Douglass, and others later on, would argue that the Constitution could, and should, be used as an instrument in the fight against slavery.

A view of the home of Isaac and Amy Post, a stop on the Underground Railroad (1893). It was located on Sophia Street (now Plymouth Avenue) in Rochester. The site later became Central Presbyterian Church where the funerals of Frederick Douglass (1895) and Susan B. Anthony (1906) took place. Today the church is used by Hochstein Music School. [IMAGE: Rochester Public Library]Frederick Douglass wrote several books external linkabout his life detailing his escape by train from slavery in Baltimore, and also his work in Rochester, where he often hid other people who were escaping to Canada. This house on Sophia Street (now Plymouth Ave.) was one local stop on the Underground Railroad.

The hardships Douglass had to overcome to be able to speak on this stage in Rochester were astounding. Born into slavery, separated from his mother as an infant, traded like property, beat down physically and psychologically by several ‘masters’, denied any meaningful education, stripped of his identity… he never even knew his own age! In spite of all this, somehow he could see ahead to a day when America would fulfill its promise:

Allow me to say, in conclusion, notwithstanding the dark picture I have this day presented of the state of the nation, I do not despair of this country.

LEFT: A view showing the laying of the cornerstone of the monument to Frederick Douglass in Rochester. The ceremony took place on July 20, 1898 and was attended by hundreds of citizens. [IMAGE: Rochester Public Library] ... RIGHT: The Frederick Douglass monument, made by Sidney W. Edwards, was first unveiled in 1899, facing south, at Central Avenue and St. Paul Street. The New York Central Railroad Station is in the background. It was later moved to Highland Park and rededicated, September 4, 1941. It now faces north. [IMAGE: Albert R. Stone Collection]And with that last line, spoke 160 years ago in Rochester NY, Frederick Douglass delivered the type of forward-looking message of hope that would be heard in the inspiring words of Martin Luther King Jr. one hundred and ten years later; and one day echoed by America’s first black president.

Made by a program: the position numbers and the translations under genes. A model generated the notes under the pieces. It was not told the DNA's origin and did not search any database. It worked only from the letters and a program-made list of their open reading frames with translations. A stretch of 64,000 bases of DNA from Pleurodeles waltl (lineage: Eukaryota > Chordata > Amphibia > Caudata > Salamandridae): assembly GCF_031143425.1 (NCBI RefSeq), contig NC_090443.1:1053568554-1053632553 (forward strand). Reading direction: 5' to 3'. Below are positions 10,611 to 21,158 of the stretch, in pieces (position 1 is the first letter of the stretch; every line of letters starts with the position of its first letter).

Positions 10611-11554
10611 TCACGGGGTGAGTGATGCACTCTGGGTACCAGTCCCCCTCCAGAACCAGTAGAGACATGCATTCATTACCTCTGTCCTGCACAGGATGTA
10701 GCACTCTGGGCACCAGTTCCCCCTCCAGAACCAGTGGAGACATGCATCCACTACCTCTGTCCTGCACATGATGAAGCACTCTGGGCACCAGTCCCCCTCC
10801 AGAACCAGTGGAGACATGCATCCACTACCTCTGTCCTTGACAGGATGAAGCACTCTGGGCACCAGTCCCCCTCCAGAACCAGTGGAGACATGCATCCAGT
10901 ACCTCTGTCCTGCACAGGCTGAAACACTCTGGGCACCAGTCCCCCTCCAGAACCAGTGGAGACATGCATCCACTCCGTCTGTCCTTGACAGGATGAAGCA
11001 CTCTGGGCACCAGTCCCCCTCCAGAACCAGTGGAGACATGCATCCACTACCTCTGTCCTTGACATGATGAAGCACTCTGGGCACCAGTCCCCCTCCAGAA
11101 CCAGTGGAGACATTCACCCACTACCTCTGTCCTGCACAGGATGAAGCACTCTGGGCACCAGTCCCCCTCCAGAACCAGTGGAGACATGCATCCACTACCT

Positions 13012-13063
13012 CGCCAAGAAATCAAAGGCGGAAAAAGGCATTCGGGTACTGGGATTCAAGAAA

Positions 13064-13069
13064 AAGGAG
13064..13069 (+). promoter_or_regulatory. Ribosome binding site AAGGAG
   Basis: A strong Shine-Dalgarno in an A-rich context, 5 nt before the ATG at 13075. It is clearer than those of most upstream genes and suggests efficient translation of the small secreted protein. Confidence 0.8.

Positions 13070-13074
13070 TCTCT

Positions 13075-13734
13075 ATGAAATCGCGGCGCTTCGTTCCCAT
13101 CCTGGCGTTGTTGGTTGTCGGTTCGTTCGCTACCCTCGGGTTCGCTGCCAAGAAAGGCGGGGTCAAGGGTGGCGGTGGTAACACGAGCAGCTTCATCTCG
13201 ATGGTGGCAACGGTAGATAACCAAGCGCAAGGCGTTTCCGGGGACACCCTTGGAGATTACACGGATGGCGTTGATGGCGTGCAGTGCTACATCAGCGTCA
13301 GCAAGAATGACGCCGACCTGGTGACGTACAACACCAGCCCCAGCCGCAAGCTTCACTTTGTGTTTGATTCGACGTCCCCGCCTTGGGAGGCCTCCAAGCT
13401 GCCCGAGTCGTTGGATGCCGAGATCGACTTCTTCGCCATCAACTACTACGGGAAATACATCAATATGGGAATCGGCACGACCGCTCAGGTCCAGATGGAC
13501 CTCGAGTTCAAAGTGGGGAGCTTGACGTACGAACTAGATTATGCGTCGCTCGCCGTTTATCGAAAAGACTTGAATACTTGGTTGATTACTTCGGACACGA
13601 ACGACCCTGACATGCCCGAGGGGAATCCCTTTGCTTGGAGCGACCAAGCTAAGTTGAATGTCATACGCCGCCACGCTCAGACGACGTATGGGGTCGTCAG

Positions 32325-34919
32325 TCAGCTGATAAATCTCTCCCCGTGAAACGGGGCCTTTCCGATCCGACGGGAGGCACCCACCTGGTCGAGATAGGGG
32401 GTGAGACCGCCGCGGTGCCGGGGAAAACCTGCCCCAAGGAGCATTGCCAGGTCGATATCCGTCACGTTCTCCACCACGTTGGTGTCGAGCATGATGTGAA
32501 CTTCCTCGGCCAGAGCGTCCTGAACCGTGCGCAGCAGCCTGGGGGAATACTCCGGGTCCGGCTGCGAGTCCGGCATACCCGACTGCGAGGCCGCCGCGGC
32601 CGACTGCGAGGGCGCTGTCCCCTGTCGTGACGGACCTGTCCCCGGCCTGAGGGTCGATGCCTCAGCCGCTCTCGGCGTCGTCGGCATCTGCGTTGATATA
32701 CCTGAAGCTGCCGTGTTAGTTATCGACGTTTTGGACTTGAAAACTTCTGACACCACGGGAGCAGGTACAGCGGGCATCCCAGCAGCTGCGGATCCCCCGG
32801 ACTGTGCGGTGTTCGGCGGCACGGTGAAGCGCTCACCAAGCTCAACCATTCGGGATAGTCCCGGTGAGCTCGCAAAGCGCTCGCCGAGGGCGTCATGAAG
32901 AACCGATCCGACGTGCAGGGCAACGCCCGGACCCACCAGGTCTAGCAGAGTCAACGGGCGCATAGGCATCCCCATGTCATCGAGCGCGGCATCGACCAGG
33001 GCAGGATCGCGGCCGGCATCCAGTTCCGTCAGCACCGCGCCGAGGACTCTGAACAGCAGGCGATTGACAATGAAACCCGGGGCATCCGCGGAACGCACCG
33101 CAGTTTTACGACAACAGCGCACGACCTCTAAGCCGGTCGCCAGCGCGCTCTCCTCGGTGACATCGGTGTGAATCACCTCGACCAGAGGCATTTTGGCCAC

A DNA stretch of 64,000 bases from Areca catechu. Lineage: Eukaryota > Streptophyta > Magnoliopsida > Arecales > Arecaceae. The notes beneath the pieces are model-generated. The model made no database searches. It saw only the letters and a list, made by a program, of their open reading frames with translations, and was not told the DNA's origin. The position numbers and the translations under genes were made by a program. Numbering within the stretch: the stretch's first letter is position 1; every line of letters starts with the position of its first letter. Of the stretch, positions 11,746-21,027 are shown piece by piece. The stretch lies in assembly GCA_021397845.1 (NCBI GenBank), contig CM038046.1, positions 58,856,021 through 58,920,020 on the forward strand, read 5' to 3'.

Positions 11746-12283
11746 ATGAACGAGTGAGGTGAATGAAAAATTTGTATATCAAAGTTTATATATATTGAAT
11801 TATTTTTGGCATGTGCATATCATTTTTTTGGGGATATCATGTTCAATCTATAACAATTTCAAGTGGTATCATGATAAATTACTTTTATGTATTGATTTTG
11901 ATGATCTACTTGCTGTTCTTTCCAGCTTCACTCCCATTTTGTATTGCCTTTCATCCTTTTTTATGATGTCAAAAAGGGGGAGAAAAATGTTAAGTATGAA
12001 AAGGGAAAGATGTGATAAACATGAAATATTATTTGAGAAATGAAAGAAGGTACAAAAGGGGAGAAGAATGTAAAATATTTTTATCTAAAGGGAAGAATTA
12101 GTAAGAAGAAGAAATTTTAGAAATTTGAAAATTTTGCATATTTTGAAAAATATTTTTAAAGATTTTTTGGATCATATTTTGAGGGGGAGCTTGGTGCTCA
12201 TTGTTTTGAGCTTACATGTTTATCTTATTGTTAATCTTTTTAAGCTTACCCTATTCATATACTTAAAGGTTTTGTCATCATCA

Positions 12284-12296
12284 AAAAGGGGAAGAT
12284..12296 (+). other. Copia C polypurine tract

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This entry was posted on Sunday, January 15th, 2012 at 4:11 pm and is filed under Rochester History, Rochester Images. You can follow any responses to this entry through the RSS 2.0 feed. You can leave a response, or trackback from your own site.

4 Responses to “What to the Slave is the 4th of July?”

  1. Brian M. says:

    Fascinating. I’d like to read more about the oratory history of Rochester. One of my heroes is Robert G. Ingersoll, one of the greatest orators in American history. He spoke on a ton of stuff. But he was also one of the most marginalized and least-mentioned in history books – due to his being an outspoken agnostic who challenged religious lunacy back then. He was born near Rochester… wonder if he visited the city for any speeches.

  2. @Brian, thanks for the comment. After some quick Googling I learned that Robert Green Ingersoll spoke at Corinthian Hall on at least three occasions: January 11, 1878 when he delivered his lecture “Liberty”; February 21, 1878 when he delivered his lecture “Individuality”; and January 26, 1885, when he delivered his lecture “Which Way?” You may find more here… freethought-trail.org.

  3. Erik Stoneham says:

    I always try to tell people that Rochester’s history is saturated with events and people that changed the direction of our country. always makes me smile knowing how tolerant and understanding this city was and still is. Awesome read, thank you!!!

  4. @Erik, thank you for reading and for your compliment. It means a lot. Especially on this day.